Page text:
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Brick Egg

How strong is an eggshell? Eggs seem pretty fragile. Drop one and breaks pretty easily, however, an eggshell is quite strong, but how strong? Try this activity and find out!  

Try this activity!

Watch this video and then try it at home!



Here's what you need

  • 8 raw eggs

  • 1 cinder block (or something heavy)

  • 16 plastic bottle caps


Here's what to do    

1.  Evenly space 8 bottle caps, upside down, so they will be covered by the cinder block.

2.  Place an egg upright in each bottle cap and top with another cap.

3.  Gently and evenly lower the cinder block down on top of the eggs.

4.  Celebrate!

Questions to ask

Do you think these eggs can support the weight of a cinder block?
Why is it important to put the caps on the top and bottom of each egg? What happens if you take them away?
How many eggs can take away and still hold up this cinder block?

Brick Egg









What's going on?

Eggshells are fragile enough for a chick’s beak to break through. You might expect that the weight of a brick would crush an egg – and you would be right! The key to making this experiment work is weight distribution. If all the brick’s weight were to rest on one point on the egg, it would crack. The bottle caps help by distributing the weight evenly around the eggshell - meaning there is less force pressing down on each point. This is the same way that snowshoes help you walk on top of snow!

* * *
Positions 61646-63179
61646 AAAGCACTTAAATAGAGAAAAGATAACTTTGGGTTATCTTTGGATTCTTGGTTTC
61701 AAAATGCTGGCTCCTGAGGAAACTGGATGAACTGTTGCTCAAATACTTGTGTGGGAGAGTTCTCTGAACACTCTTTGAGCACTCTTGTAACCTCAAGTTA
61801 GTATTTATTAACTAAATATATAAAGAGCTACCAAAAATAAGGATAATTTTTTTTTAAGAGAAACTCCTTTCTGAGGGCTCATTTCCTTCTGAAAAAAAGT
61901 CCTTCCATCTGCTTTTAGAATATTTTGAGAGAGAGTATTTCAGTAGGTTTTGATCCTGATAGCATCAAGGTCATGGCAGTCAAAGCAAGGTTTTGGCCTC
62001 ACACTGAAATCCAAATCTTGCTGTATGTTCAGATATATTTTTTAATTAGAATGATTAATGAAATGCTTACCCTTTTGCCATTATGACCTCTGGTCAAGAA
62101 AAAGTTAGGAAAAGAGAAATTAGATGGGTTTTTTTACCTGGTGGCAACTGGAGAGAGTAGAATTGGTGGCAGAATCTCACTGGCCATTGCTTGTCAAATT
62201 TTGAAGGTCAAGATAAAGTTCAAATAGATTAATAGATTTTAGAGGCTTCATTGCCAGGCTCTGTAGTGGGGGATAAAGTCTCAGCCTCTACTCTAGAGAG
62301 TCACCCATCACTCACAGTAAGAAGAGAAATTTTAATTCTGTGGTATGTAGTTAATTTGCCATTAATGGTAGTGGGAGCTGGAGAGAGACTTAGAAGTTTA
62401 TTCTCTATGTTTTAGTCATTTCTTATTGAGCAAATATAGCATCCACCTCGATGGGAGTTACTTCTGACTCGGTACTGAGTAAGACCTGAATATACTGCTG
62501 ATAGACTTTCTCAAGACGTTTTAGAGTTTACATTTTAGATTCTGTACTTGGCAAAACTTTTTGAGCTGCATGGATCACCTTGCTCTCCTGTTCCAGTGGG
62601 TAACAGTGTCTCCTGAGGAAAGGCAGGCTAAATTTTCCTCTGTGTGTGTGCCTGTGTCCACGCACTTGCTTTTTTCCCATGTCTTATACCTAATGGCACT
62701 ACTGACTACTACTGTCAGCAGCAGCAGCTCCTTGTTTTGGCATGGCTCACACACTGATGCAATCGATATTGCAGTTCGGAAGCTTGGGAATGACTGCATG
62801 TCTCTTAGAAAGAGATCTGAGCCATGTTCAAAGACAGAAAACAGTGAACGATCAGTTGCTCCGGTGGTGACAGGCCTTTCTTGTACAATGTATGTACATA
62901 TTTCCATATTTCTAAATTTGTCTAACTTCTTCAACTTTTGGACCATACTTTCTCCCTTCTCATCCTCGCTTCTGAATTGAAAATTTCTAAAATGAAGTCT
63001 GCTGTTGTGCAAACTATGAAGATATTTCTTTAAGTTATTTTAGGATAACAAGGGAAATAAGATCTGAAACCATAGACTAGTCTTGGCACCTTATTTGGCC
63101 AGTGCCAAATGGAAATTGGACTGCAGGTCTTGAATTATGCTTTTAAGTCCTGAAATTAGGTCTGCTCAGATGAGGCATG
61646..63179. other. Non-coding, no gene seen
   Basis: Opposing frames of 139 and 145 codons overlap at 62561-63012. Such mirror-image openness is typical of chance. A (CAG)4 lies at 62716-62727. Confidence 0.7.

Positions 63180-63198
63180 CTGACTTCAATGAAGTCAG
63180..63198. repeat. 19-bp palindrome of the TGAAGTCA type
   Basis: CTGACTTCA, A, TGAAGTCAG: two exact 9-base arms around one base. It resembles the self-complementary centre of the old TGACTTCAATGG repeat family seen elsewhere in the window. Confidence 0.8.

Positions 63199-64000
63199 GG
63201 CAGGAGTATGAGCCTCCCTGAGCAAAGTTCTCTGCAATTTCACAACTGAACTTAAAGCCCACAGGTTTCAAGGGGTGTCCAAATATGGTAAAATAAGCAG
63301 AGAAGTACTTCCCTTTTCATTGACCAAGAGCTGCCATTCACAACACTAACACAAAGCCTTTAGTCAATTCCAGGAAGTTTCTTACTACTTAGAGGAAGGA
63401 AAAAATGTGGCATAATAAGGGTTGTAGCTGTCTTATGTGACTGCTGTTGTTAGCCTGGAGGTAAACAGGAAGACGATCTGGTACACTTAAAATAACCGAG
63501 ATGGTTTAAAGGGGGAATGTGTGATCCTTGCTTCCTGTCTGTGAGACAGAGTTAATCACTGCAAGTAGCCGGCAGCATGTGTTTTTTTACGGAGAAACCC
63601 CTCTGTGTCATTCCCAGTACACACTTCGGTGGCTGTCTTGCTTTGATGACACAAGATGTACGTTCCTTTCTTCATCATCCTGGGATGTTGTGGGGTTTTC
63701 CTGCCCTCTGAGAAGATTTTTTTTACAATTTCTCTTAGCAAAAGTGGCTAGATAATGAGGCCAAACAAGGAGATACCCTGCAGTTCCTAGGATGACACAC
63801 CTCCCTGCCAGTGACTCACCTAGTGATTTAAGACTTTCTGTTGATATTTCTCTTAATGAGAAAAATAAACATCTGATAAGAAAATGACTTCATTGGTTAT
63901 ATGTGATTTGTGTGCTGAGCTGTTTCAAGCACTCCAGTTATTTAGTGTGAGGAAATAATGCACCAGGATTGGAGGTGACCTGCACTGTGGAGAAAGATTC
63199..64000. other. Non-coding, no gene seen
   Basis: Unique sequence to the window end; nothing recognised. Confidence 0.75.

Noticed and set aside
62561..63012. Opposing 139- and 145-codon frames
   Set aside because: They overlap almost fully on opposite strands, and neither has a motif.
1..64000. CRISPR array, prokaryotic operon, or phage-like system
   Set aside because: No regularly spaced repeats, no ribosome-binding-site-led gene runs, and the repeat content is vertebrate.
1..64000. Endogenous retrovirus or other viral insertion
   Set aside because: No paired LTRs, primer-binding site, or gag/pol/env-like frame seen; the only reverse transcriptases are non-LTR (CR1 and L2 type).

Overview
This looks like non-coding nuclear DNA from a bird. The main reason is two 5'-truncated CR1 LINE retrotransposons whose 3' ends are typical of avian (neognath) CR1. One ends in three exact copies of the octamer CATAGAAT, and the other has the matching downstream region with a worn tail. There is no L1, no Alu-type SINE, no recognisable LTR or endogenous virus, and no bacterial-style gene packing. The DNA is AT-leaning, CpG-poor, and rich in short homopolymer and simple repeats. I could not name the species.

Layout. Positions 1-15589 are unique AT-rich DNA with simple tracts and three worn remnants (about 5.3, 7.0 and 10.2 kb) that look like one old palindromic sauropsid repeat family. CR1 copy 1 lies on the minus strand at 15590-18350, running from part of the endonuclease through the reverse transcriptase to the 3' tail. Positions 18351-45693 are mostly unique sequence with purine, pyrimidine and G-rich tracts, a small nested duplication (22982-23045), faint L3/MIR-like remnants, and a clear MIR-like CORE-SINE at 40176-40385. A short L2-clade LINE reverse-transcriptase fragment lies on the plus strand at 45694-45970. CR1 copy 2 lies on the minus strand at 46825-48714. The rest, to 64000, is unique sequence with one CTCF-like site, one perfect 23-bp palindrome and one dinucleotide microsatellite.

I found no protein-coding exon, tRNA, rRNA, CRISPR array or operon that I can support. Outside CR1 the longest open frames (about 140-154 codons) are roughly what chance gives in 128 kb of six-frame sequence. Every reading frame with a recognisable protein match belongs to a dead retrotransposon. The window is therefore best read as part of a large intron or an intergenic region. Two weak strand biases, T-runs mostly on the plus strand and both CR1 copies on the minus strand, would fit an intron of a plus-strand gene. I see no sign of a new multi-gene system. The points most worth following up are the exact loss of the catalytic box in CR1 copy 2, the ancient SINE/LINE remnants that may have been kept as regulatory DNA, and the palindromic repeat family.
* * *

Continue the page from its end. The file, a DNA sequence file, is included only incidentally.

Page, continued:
Try This

Use science vocabulary: Use related science words such as weight, force, gravity and distribution as you talk and play together. Children learn new vocabulary words when they hear grown-ups use them in context.

Extend your experiments: Design, build and test a device that will distribute the weight of the brick around the egg without using the bottle caps. Try using paper, cardboard and other recycled materials!

Keep In Mind 

  • Children are natural scientists; let them lead the way in their experimentation! Encourage them to ask questions and make suggestions only when they are stuck/discouraged.

  • The order suggested is not the only right or perfect way. Make adjustments based on the age, ability, and interests of the children.  

Additional Resources

Little Engineers by Haig Norian
What Do You Do with an Idea? By Kobi Yamada

 

Stay At Home Science

If you like this Stay at Home Science experiment, check out similar activities!